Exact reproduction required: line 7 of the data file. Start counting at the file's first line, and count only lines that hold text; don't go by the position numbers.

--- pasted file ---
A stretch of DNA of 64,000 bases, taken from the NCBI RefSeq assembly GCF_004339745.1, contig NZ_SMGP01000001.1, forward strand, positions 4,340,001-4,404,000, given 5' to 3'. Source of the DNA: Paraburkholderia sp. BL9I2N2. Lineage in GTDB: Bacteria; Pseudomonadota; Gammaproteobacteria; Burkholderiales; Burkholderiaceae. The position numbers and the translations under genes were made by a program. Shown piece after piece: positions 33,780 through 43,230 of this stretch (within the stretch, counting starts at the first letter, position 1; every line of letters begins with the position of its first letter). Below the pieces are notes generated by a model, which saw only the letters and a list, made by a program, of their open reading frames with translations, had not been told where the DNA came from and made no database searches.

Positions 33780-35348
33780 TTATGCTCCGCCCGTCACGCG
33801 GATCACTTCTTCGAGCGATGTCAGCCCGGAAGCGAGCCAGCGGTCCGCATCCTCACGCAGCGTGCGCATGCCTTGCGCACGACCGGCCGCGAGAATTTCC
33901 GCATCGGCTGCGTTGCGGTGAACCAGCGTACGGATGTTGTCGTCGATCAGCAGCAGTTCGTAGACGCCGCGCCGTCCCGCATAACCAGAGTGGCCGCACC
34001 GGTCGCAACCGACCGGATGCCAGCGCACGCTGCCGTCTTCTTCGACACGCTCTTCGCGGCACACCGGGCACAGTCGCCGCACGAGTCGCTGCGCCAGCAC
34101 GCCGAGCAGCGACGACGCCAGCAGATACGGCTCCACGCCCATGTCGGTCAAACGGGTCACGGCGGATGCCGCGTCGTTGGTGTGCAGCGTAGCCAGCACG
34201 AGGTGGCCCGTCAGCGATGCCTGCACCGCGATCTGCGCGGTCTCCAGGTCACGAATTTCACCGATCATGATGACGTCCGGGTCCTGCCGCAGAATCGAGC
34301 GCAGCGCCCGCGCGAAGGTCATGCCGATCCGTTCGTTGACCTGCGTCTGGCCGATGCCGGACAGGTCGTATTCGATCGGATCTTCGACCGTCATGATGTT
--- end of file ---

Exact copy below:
34101 GCCGAGCAGCGACGACGCCAGCAGATACGGCTCCACGCCCATGTCGGTCAAACGGGTCACGGCGGATGCCGCGTCGTTGGTGTGCAGCGTAGCCAGCACG